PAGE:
Zambia--Even more amazing than last year!

Oct 22nd, 2007, 12:03 PM
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Zambia--Even more amazing than last year!

Hi all,

Wow!! You've heard and read it before--words--and even pictures--cannot adequately describe our second trip to Africa. I thought last year was about as good as it can get, but it was even better this time around.

I'm seriously jet-lagged and in sleep deficit from returning last evening, but just had to pop in and say hi. Lusaka to London, overnight in London, on to SFO, then renting a car to get back to Sacramento. It took over 20 hours in the air each way, plus hours and nights more in layovers and xfers.

Was it worth it? Well, you all know the answer.

Our time in Zambia was amazing, even better than last year's experience, which as you've read was fantastic.

Just a couple of highlights out of so many: Being chased--and not just for a few steps--by a female elephant who apparently was haviing a bad day and serioiusly wanted to take it out on us. Spending hours with many leopards both in the Lower Zambezi and South Luangwa, including one being harassed by baboons until she lost her patience. And, watching another grab a puku by the throat, then having its prize taken away by a lion. Watching two-month old lion cubs for hours on end doing what kittens do: playing, suckling on mom, teasing and being teased by baby baboons. And more, so much more.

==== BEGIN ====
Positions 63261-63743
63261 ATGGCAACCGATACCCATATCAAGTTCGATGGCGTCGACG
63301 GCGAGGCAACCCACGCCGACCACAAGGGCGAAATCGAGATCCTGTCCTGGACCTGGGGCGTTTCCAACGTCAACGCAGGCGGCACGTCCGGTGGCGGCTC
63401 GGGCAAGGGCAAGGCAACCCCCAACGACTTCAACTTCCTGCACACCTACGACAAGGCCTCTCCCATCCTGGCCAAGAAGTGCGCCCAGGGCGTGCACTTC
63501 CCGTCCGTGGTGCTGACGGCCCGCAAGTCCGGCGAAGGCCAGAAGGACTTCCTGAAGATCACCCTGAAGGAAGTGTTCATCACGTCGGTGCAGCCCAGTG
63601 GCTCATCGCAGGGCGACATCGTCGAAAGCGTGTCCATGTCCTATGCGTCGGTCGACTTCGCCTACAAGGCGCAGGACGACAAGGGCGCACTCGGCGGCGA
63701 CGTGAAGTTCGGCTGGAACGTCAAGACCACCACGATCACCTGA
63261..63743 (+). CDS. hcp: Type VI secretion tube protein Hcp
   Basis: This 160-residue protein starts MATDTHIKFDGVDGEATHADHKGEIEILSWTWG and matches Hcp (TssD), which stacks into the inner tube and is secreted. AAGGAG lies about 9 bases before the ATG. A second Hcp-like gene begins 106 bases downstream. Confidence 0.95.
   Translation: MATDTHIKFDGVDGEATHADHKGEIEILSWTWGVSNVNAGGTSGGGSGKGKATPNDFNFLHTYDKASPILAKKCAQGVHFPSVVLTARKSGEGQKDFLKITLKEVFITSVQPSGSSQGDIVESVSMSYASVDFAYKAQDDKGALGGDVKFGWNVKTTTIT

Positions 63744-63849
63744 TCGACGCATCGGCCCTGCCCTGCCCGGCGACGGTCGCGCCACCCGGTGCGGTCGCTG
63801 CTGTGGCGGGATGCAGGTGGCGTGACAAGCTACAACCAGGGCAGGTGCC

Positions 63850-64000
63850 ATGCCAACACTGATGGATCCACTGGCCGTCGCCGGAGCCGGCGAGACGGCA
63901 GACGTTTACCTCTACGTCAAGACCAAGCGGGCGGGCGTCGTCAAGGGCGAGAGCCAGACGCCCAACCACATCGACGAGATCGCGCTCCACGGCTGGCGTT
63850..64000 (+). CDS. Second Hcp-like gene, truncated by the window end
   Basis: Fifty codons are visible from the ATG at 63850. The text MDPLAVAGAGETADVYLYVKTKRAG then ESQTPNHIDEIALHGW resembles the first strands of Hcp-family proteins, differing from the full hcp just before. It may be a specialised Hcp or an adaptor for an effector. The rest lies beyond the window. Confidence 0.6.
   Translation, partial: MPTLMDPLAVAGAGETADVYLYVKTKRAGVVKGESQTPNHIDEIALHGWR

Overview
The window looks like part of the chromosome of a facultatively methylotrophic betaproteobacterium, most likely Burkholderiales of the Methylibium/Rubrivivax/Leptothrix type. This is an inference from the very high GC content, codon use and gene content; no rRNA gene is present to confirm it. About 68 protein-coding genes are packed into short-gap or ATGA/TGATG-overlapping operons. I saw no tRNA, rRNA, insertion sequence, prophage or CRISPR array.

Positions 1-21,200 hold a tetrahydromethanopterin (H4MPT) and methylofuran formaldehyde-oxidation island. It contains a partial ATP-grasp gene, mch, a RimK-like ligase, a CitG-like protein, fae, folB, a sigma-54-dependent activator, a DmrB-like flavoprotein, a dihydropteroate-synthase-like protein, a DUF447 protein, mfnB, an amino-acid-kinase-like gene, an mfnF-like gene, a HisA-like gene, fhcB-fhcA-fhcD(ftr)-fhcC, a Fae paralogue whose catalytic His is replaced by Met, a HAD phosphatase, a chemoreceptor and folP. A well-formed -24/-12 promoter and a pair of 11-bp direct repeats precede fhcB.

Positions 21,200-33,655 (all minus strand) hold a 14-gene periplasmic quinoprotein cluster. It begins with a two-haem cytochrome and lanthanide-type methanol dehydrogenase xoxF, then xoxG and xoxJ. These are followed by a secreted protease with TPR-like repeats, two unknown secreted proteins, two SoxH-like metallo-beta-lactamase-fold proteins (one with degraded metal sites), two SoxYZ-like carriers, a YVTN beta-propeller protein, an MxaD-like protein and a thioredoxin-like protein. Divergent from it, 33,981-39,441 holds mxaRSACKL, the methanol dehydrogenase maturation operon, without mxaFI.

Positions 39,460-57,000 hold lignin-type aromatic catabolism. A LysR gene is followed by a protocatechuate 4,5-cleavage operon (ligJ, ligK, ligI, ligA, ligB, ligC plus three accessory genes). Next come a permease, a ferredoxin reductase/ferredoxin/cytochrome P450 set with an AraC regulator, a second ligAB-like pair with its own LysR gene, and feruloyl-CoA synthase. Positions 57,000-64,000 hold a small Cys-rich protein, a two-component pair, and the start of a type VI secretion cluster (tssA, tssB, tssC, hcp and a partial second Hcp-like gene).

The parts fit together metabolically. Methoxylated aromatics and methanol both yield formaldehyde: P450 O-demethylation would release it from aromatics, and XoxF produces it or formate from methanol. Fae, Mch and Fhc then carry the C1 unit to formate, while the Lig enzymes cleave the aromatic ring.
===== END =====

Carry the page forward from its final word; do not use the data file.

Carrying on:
But, for us, a big part of the trip was meeting wonderful people, including fellow travelers, local residents, and reuniting with others we are honored to call good friends.

That was especially true for the Cummings family who own Chiawa and share in Old Mondoro with the folks at Sausage Tree. And Helen and Roelof at Old Mondoro. Very special people.

Our experience base for Africa is admittedly still small, but it is growing, and I cannot imagine any camp anywhere in Africa where personal service, easing anxieties, and attention to detail could possibly be any better than provided by the Cummings--to all guests.

Dave, once again met us at the airport and whisked us through customs. Son Grant is on site at Chiawa most of the time, and Jenny, Dave's wife, keeps things running smoothly literally 24/7. She drove us to the airport from our hotel in Lusaka. They made us feel special, but then, they make all guests feel special.